Grief made me go crazy for a while. I was selfish and self-centered. Thankfully, my family and friends supported me through and took care of my children until I came to my senses.

#9  I prayed:
      I soon realized that I couldn't do it on my own. I needed God's help. (Sounds like a 12 step program!)In my prayers, I not only talked to God, but I learned how to listen to Him and heed His advice.

#8 I had to rethink my priorities:
     Grief taught me what was most important in my life. God became my number one priority. I then treasured my family and relationships that I still had here. My two daughters were my main concern.

#7 Time doesn't heal all wounds:
     It's not about time. There are people who are still living in grief 17 yrs. later. Unless you do the grief work, with God's help, you'll continue to grieve. God is our healer who helps to heal our wounds.

#6  My loved one was only part of my life, not my whole life:
      Traveling to visit family and friends brought me my first moments of joy. Many I knew before I even knew my loved one. I realized there was a lot more to my life than just my married life.

#5  Joy and pain coexist:
      As I found myself feeling more joyful, a special day would bring back the pain. A birthday, a holiday, an anniversary day, my daughters' dance recitals, my daughters' graduations. It's OK. The pain makes me remember the beautiful memories.

#4  God uses suffering for good to help us grow:
      God has used me as a witness to bring others to Christ through my grief.
"And we know that in all things God works for the good of those who love him, who have been called according to his purpose." (Romans 8:28)

#3  Life is temporary here:
      Some day, I will lose another loved one. I will grieve again. But I have faith that my eternal home will be in Heaven. It will be a permanent place to reunite with my loved ones that have gone before.

#2  God is in control:
      I've surrendered my life over. God's in control of everything anyway. There's no "What ifs...?" My life and everyone else's life is in His hands. I trust He knows best. He'll always have the last word!

And the #1 lesson I've learned from grief is:

# 1  It's time to serve others and pass on the comfort that I received:
"Praise be to the God and Father of our Lord Jesus Christ, the Father of compassion and God of all comfort, who comforts us in all our troubles, so that we can comfort those in any trouble with the comfort we ourselves have received from God." (2 Corinthians 1:3-4)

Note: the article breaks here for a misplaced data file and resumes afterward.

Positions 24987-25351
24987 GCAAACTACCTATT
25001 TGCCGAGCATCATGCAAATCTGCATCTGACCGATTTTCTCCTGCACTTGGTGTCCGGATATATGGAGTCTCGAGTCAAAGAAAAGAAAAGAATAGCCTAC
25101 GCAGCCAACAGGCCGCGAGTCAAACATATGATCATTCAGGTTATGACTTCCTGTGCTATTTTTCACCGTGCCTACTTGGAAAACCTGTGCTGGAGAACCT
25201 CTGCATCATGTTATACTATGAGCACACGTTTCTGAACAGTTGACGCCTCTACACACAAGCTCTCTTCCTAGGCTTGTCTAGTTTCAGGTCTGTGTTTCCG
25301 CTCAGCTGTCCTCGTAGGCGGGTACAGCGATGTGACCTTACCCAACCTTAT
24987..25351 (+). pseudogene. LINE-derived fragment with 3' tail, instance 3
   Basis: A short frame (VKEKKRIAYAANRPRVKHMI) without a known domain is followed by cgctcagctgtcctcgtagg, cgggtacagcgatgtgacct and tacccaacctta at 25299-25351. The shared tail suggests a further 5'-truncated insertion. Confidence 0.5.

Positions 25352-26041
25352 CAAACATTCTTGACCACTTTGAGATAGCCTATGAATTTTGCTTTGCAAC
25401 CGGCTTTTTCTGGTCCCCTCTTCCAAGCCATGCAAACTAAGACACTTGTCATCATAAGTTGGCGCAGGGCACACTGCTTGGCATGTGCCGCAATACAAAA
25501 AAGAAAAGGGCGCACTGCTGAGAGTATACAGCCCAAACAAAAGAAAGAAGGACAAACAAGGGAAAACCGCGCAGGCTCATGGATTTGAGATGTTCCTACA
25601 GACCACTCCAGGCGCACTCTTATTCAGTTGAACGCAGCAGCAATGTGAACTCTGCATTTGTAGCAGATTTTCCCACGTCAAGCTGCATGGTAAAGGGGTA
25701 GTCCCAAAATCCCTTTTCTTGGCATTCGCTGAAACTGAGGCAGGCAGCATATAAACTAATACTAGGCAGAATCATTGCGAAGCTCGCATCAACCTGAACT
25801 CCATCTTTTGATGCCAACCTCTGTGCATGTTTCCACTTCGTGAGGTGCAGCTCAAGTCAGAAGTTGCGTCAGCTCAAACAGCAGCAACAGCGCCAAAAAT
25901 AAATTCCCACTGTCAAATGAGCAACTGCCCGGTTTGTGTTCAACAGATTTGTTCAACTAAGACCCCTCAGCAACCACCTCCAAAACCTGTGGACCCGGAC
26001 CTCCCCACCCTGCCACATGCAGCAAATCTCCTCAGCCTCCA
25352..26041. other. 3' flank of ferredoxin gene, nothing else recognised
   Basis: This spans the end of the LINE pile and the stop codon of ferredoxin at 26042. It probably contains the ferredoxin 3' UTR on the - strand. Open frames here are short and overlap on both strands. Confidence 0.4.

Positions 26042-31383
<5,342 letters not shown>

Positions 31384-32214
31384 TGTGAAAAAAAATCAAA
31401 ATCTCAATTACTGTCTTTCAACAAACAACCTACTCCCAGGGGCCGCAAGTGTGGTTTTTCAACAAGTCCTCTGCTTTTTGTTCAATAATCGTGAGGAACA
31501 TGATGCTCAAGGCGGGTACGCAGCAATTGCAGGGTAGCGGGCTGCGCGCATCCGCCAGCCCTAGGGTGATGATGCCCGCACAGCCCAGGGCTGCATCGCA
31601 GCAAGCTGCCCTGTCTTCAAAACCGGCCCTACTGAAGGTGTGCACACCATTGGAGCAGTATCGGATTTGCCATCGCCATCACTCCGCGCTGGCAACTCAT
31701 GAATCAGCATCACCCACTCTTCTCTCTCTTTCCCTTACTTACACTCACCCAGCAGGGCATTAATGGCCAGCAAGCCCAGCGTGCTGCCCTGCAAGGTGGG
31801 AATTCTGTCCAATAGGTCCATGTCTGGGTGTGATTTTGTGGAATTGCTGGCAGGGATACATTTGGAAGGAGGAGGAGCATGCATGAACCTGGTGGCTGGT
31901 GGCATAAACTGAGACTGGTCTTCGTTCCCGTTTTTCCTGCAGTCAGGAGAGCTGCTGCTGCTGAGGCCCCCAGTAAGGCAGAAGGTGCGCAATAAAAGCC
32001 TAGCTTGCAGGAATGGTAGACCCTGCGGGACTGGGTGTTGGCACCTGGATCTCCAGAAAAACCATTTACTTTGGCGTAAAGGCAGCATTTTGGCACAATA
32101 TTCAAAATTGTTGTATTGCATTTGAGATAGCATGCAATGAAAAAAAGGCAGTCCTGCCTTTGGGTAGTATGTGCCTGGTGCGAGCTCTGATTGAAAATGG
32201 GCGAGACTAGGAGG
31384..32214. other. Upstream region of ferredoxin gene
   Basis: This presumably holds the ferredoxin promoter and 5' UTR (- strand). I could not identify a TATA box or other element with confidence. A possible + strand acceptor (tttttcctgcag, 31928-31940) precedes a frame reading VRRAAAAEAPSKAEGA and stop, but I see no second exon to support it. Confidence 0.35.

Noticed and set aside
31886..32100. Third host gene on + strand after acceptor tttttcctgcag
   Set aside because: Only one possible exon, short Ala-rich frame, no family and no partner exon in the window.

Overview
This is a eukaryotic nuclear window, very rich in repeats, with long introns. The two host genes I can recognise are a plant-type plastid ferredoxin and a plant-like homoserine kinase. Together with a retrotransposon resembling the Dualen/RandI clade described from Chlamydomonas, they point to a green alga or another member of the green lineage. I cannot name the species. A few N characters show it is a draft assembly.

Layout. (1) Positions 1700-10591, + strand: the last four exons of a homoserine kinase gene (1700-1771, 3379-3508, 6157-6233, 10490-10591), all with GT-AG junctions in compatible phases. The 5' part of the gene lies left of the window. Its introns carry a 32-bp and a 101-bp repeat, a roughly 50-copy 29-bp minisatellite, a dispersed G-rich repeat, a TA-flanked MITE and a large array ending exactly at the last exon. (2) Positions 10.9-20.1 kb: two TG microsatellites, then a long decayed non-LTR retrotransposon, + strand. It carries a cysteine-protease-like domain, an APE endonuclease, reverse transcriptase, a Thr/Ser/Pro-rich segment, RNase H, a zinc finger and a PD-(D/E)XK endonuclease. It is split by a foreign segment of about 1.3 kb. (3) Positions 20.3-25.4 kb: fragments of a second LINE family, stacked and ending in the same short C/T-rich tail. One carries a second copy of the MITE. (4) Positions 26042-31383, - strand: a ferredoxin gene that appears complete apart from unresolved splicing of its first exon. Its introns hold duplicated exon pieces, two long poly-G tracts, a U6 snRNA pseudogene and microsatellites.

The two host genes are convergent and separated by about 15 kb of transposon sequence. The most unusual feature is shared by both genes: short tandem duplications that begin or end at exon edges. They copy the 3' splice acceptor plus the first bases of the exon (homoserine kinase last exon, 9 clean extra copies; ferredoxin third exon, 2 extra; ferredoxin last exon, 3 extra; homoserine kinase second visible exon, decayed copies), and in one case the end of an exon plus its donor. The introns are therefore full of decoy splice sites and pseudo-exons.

Are there more lessons anyone wants to add??

Saturday, November 5, 2011

A Unique Journey Through Grief

I've been widowed and you may have been widowed. But my journey will be different than your journey. There are similarities we can talk about....the empty chair at the dinner table, lonely nights and weekends, holidays and anniversaries, becoming head of the household and making ALL the decisions, and of course...what to do with my life now!?

Grief is kind of like figuring out how to get from one place to another. Say, from the East Coast to the West Coast. The most logical way would be to fly or drive and find a straight route to get there as quick as possible. But for everyone that makes the trip, no two trips will be exactly the same. Some people will take different routes, stay at different motels, eat at different restaurants along the way. Then some may never make it across at all. They'll get lost on their journey and end up somewhere they don't want to be. These are all variations of grief journeys.

So how did our family celebrate the first year of holidays without daddy? My daughters and I took a 4 week road trip to visit family and friends within 7 states. Reuniting with loved ones gave us joy that softened our pain. As I hear others tell their stories, I heard as many variations as there were widows. Each one had a different and unique way of getting through the holidays. Such is the life of grief!!

So what do we see when we reach our destination? Hopefully, if we completed our grief successfully, we will have reaped what we sowed and know we made a purposefilled journey. Life is good again and joy returns!

What's something that makes your grief so unique?